New York Gov. Andrew Cuomo said in a Friday press conference that all school districts in the state can reopen after reviewing the continued low infection rate, and touted the state’s success in fighting the coronavirus outbreak, but acknowledged there is “significant anxiety” among teachers and parents in taking this collective step.


Cuomo said that because of New York’s continued low infection rate, schools are “all authorized to open,” and “we’re going to watch the infection between now and the day that schools open,” in case infection rates spike, which would require a rethink on the reopening decision.

Cuomo said schools can reopen if the rate of positive tests in a district is below 5%, while most of New York State has remained at 1% or below over recent weeks.

The decision for each district’s schools to open for in-person learning, however, rests with each individual administration, Cuomo said.

Schools will be required to post their plans online for testing, contact tracing and remote learning, in the event a school decides against resuming in-person instruction.

Cuomo said he understands “significant anxiety” is being experienced by both teachers and parents, and has required schools to have multiple discussions with both groups to address questions and ensure that plans are understood.

New York has to “bring the same intelligence to the school reopening that we did with the economic reopening,” Cuomo said, referencing the state’s multipronged reopening plan that has maintained a consistently low infection rate, compared with states in the Sun Belt that have seen coronavirus surge as they reopened.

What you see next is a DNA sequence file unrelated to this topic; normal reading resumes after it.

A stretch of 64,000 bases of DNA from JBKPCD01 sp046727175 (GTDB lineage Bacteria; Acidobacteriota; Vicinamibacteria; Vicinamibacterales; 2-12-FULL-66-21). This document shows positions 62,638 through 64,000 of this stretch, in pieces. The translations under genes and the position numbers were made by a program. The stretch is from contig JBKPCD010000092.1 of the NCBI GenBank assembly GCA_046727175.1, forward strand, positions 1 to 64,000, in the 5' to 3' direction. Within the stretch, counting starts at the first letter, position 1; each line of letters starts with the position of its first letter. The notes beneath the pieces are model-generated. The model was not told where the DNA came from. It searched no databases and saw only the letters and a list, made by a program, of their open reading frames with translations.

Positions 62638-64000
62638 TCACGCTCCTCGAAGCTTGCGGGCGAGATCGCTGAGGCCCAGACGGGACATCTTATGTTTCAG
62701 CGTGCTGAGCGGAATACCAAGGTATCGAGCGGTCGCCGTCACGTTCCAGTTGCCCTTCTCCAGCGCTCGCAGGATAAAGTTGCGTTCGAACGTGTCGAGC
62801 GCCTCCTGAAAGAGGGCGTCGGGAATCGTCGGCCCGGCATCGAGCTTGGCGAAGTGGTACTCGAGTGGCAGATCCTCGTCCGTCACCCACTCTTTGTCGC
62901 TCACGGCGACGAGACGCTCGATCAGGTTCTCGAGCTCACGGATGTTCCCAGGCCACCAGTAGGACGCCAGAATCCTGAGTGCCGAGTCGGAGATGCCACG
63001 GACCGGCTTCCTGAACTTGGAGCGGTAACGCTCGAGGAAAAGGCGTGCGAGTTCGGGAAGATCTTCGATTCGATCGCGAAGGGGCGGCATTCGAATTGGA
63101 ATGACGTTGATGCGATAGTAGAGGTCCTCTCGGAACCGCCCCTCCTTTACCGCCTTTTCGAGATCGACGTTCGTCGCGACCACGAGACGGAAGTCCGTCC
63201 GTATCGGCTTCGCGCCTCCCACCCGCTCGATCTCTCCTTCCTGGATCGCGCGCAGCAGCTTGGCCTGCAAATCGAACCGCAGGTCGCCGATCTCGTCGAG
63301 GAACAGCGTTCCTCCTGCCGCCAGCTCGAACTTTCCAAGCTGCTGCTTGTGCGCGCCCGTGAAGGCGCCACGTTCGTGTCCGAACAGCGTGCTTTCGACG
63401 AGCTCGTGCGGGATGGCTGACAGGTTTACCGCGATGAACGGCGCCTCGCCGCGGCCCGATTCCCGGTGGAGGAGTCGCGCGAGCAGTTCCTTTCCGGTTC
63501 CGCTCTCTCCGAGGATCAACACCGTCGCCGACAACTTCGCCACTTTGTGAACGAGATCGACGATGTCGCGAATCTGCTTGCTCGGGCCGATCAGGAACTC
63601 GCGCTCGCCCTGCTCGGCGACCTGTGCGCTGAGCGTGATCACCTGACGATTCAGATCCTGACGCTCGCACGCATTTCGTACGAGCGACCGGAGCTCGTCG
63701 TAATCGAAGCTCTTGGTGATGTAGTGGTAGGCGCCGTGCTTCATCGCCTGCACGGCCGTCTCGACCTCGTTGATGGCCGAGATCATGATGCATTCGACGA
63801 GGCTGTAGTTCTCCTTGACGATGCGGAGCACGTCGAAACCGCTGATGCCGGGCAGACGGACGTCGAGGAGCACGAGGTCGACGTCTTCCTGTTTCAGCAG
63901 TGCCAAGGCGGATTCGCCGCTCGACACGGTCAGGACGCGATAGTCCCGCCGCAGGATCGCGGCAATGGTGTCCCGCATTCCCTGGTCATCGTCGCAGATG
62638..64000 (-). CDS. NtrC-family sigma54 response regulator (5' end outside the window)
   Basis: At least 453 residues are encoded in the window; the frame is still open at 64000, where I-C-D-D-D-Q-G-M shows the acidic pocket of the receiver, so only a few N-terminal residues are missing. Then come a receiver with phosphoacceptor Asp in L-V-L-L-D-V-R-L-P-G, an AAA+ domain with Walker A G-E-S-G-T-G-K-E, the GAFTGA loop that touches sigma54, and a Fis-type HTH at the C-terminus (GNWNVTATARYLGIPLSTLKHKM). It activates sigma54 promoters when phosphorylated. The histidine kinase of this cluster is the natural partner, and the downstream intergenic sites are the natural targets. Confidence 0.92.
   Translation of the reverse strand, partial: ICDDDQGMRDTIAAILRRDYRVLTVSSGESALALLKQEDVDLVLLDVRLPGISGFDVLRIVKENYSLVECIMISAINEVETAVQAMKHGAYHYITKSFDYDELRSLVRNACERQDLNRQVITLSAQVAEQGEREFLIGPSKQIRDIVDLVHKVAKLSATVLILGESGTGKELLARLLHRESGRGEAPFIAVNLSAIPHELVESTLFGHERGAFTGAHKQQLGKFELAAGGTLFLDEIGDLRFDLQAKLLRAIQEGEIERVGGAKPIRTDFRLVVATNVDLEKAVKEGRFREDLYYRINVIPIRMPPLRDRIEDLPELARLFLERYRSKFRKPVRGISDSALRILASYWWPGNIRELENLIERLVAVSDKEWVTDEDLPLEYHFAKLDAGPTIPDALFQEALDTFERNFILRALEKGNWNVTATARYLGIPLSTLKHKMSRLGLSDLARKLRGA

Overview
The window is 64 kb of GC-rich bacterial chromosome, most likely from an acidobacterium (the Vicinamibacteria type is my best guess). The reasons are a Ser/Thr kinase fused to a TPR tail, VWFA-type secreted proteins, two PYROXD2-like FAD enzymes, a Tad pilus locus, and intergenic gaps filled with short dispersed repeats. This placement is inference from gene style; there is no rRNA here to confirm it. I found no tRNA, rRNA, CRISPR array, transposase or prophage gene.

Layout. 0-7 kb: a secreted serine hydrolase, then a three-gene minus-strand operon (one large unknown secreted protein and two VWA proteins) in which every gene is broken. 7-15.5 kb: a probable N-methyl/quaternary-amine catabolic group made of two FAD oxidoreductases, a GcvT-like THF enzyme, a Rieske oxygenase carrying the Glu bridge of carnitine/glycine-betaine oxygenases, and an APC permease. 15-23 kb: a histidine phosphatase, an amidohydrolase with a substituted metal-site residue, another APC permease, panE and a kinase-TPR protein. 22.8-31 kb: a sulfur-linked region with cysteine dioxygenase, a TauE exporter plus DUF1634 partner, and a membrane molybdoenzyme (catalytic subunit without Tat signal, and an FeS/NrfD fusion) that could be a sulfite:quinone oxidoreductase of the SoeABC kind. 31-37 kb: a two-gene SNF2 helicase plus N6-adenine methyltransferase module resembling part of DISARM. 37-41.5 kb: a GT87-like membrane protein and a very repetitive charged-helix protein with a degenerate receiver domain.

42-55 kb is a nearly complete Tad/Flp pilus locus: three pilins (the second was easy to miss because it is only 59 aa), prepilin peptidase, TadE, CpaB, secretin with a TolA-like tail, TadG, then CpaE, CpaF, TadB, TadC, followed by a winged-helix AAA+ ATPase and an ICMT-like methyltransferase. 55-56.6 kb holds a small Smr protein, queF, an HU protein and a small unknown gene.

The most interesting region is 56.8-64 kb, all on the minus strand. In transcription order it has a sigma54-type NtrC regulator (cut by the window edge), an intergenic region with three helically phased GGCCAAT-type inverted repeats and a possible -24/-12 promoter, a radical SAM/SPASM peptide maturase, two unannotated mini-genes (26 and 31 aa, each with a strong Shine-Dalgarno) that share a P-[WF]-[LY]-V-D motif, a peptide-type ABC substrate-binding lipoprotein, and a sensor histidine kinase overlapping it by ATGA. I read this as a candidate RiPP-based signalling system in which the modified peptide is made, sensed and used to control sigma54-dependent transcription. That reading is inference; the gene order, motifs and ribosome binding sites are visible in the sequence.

Crucial quote

“Good news. All schools can reopen,” Cuomo said during the press conference. “We have the best infection rates in the country. If any state can do it, we can do it. We’ve been smart from day one.”

Big number

1.1 million. That’s how many students are in New York City’s public school system alone, making it the largest district in the U.S.

Key background

Prior to Cuomo’s Friday announcement, New York City Mayor Bill de Blasio—who famously locks horns with Cuomo over big decisions that impact the five boroughs—said in July that students there would start the academic year September 10 with in-person learning one to three days per week, and remote learning the rest of the time. Meanwhile, nationwide debate has broken out about how and if to reopen schools, with teachers raising concerns about protecting their health and questions about how they can effectively do their jobs amid coronavirus restrictions, such as masks and social distancing. The school year started in late July and early August at districts in Mississippi, North Carolina, Georgia, Indiana and Tennessee. Students and teachers in those districts have already tested positive for coronavirus, forcing hundreds in each group to quarantine. There are 98,000 K-12 public schools across the country, according to Reuters, and getting them reopened is seen as a major contributor to economic recovery.

Further reading

Here Are The Early-Opening U.S. School Districts Already Battling Cases Of The Coronavirus (Forbes)

N.Y.C. Schools, Nation’s Largest District, Will Not Fully Reopen in Fall (New York Times)

U.S. public schools, focus of debate on reopening, are unsung economic force (Reuters)

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